Along the water in the footsteps of the vestige of yesteryear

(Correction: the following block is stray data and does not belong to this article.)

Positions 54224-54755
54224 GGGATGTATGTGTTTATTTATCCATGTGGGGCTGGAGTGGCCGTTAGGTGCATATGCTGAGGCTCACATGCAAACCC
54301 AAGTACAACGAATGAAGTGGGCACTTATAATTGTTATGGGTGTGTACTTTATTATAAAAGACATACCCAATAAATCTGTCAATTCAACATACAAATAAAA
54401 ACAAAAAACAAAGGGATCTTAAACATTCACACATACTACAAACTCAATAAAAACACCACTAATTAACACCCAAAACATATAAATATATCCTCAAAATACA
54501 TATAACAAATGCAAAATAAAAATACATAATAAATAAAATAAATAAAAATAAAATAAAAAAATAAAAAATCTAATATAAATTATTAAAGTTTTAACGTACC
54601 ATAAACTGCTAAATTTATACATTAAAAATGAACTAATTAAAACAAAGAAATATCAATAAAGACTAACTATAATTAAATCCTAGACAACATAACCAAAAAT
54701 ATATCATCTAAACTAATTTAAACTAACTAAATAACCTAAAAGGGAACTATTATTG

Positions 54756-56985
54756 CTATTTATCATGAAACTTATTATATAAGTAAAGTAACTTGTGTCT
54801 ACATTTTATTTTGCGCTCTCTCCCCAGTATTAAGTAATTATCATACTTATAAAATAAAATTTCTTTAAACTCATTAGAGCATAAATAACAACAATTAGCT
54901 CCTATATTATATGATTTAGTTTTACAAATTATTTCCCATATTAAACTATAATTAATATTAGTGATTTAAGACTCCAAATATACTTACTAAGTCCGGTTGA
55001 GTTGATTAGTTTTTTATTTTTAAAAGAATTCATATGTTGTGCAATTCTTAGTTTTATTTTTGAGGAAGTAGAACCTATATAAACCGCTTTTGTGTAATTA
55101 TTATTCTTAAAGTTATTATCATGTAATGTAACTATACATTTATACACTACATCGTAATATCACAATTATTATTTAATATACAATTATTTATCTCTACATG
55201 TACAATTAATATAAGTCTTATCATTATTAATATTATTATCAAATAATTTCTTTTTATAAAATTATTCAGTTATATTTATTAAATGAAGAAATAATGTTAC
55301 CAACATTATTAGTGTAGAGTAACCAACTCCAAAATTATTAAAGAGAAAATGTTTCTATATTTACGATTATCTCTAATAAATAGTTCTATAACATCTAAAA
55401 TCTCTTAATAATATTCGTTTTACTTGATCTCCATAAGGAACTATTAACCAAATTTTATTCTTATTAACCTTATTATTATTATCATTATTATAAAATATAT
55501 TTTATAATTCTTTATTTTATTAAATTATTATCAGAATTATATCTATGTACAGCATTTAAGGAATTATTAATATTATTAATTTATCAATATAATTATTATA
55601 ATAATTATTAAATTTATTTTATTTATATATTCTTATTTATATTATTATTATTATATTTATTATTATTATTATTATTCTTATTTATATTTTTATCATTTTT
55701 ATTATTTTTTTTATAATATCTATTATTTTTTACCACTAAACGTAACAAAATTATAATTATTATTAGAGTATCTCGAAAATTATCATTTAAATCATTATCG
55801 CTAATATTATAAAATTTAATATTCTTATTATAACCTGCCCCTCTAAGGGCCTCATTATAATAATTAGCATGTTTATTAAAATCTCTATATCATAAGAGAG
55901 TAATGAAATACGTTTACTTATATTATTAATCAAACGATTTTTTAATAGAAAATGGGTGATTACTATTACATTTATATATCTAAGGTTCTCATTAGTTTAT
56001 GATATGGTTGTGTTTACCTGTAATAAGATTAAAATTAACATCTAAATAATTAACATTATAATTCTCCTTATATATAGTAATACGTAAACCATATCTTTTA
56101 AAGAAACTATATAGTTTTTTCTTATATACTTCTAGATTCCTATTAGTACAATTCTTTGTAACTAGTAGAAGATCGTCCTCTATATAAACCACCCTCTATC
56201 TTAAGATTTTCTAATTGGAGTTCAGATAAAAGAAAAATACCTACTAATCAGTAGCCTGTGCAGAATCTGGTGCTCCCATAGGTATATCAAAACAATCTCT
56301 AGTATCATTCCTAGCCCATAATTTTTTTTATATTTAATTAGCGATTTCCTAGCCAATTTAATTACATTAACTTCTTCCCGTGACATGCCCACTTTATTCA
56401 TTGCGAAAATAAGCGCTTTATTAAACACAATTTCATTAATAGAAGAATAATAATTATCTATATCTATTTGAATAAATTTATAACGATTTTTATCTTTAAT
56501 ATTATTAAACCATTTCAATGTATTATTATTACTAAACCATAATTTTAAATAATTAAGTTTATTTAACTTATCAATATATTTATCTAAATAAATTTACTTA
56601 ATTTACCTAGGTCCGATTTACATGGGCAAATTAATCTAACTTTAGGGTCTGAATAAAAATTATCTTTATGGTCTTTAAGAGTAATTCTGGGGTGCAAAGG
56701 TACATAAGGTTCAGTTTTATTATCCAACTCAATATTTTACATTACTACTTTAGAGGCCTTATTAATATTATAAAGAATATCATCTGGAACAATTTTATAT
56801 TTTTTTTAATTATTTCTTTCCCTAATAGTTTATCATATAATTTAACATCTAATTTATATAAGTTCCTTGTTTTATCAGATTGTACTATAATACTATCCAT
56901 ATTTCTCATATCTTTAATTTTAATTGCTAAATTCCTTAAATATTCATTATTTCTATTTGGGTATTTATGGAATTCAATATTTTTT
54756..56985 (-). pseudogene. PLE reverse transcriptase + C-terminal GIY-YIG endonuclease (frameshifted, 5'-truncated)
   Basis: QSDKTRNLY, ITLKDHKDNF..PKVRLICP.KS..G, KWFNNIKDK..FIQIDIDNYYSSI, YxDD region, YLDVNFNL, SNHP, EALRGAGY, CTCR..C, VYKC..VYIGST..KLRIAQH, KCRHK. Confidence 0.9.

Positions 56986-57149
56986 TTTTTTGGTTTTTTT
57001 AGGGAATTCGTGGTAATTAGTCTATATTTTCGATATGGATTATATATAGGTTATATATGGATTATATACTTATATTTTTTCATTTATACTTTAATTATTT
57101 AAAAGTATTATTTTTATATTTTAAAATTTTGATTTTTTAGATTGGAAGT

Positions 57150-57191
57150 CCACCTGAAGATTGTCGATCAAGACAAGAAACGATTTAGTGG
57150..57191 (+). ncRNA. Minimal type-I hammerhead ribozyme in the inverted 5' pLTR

This video clip has been produced by the Tunisian partner, CERTE in the AQUACYCLE partnership, in the framework of the ENI CBC Med funded MEDWAYCAP project. During a walkabout in the fields of the Bint Saidane region, a locality belonging to the Governorate of Zaghouan, Mr. Mohamed Ahmed, Chief Engineer at the Zaghouan Regional Agricultural Development Commissionership (CRDA-Z) was met by a farmer informing him that: “We haven’t seen rain in 3 years!”. “I have been irrigation using my own means, but now I can’t cope anymore. May God help us!”. A second farmer, while showing him dry branches from one of his olive trees, exclaimed: “Are these branches capable of producing olives?”. “Look they are infertile!”. Mr. Mohamed Ahmed listened to the opinion of the first farmer regarding the implementation of a new wastewater treatment plant in the locality to replace the one that stopped functioning. He told him: “the treatment station will solve a huge, huge, huge problem!". Following on this exposure to the water situation in the Bint Saidane region, we see Dr. Hamadi Kallali, researcher at the Water Research and Technologies Center (CERTE) at the Borj Cedria Technopark entering to the CERTE headquarters and occupy his usual place in his office. He explains: “The AQUACYCLE project started with the idea that we have a problem with rural sanitation first and on the other hand, with the restrictive use of water in plants. The AQUACYCLE project was developed with our Mediterranean partners, and the benefit is mutual.” He then presents the activities to be carried out: “A pilot was designed to be implemented at the Bent Saidane station in the Zaghouan Governorate. The project chose to use a solution that mimics nature in the treatment of wastewater, especially since we utilize solar energy to disinfect this water. While scrolling through an animation of the processes used, he continues: “The station is composed of three stages after the collection of wastewater: there is a pretreatment that involves removing all solids, afterwards, there is an anaerobic digestion stage, followed by a treatment stage with macrophytes planted in gravel-filled basins, enabling denitrification. The third stage involves solar disinfection, so as to produce treated, uncontaminated wastewater”. Returning to the walkabout of Mr. Mohamed Ahmed, the latter initiates a conversation with another farmer. “When you found out that a wastewater treatment station would be installed in the region, to allow you to irrigate your fields, what was your reaction and what was the reaction of farmers in the area?” he asks. The farmer replies “A joy, an alternative leading to happiness”. While watching the local agricultural manager in active discussion with the farmers of the region, Dr. Hamadi Kallali explains that as part of the project, “a WebGIS has been designed to involve farmers in the project”. Accompanying the farmers to the region's Agricultural Training Center, Mr. Mohamed Ahmed explains to them with a practical demonstration on a tablet how to use the WebGIS platform, informing them “in this platform where you will position yourself, each one of you will have their username and password to input your personal data”. Returning to the meeting room at CERTE, we meet up with the staff participating in the project and Dr. Samira Melki explains further about the WebGIS: “it contains the different reference layers such as the vegetation cover, soil depth, salinity levels, and it also contains the accessibility as well as the delimitation, which means the x/y coordinates to know where your parcel of land is located. When we send all this data, the system will combine the different criteria and recognizes the favorable sites for irrigation with wastewater treated with APOC technology”. Back in the field, Dr. Hamadi Kallali explains that “after the implementation of the entire AQUACYCLE project, the farmer will have more profitable crops”.